In Liguria, in north-west Italy, copper mining starts soon after a transformation in the Neolithic economy – the opening up of upland pastures for summer grazing – and seems to be contemporary with the exploitation of other mineral resources, such as chert quarrying. We shall briefly explore the economic intensification that led to the activation of these new resources. They had of course always been available in the landscape, what is new is that humans perceived them and – in the case of copper – had the technological skills to exploit them.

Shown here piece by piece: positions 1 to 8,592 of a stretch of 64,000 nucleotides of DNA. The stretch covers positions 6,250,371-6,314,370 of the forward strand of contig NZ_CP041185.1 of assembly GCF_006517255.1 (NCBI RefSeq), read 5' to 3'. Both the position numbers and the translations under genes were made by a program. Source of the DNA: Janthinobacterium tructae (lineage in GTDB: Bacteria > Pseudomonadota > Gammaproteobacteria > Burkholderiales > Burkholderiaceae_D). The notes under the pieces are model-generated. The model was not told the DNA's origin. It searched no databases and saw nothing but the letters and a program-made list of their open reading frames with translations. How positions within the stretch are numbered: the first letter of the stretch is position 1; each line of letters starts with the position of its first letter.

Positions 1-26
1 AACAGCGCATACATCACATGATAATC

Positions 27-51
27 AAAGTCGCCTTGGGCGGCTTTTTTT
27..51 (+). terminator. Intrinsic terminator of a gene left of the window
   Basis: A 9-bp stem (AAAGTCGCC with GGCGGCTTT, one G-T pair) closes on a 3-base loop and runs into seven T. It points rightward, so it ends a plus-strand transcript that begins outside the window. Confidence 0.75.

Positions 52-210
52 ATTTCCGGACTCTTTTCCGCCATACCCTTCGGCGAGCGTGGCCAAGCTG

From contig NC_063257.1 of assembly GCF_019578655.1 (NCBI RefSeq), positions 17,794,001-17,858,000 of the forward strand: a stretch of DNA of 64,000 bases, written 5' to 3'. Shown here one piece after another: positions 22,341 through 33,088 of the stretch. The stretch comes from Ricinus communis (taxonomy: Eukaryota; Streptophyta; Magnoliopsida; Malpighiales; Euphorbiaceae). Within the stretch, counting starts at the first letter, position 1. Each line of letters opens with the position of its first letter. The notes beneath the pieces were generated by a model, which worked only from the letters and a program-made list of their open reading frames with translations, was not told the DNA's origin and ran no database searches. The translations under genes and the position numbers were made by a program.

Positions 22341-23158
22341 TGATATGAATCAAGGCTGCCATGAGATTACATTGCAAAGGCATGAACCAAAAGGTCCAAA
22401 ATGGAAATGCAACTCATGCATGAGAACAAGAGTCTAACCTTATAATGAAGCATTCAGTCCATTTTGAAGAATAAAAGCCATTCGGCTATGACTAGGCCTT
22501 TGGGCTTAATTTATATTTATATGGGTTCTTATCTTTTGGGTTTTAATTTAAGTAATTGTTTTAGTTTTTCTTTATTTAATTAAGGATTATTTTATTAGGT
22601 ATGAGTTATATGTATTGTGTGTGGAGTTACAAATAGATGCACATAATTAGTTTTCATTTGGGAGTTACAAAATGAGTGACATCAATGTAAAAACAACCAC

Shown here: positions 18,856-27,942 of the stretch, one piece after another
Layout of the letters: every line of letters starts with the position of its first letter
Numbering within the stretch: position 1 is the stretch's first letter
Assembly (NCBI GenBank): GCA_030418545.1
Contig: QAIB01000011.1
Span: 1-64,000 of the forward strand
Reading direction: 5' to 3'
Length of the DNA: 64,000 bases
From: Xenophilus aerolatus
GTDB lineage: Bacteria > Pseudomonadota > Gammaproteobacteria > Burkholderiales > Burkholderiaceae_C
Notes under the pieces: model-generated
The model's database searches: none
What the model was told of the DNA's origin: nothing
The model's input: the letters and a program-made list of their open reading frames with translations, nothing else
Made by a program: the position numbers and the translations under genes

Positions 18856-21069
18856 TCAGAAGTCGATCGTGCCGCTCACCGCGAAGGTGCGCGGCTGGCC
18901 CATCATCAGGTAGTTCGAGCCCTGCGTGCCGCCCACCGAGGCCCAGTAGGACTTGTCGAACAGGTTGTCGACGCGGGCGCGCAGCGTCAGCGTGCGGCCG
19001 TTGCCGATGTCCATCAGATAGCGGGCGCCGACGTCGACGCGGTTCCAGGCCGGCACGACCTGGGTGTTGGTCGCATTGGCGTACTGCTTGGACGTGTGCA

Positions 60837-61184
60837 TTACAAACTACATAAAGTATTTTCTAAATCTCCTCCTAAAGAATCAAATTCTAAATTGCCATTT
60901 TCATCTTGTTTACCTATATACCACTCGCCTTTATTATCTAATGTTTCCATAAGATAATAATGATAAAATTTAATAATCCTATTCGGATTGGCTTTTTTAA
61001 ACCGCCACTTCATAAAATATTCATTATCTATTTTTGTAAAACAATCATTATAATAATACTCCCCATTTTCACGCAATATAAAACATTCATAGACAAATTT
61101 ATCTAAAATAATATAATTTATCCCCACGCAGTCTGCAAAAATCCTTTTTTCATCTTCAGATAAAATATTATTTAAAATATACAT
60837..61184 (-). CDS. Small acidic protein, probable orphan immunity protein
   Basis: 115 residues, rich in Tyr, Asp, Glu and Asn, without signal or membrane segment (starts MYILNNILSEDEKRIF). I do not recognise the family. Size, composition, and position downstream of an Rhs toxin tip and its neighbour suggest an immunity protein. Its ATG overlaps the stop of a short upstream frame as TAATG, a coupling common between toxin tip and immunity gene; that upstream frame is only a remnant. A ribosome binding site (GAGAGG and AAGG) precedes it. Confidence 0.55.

Pearce, M., & Maggi, R. (2023). Perceiving Mining Landscapes: Metallurgical Origins and the Perception of Resources in the Landscape. In Settlement Structures and Metallurgy: The Relations between Italy and the Iberian Peninsula in the Early Chalcolithic. Papers of an International Conference Held in Rome, Museo Nazionale Romano – Palazzo Massimo, 6–7 October 2011 (77-86). Deutsches Archaeologisches Institut - Abteilung Rom. https://doi.org/10.34780/t263-e0t2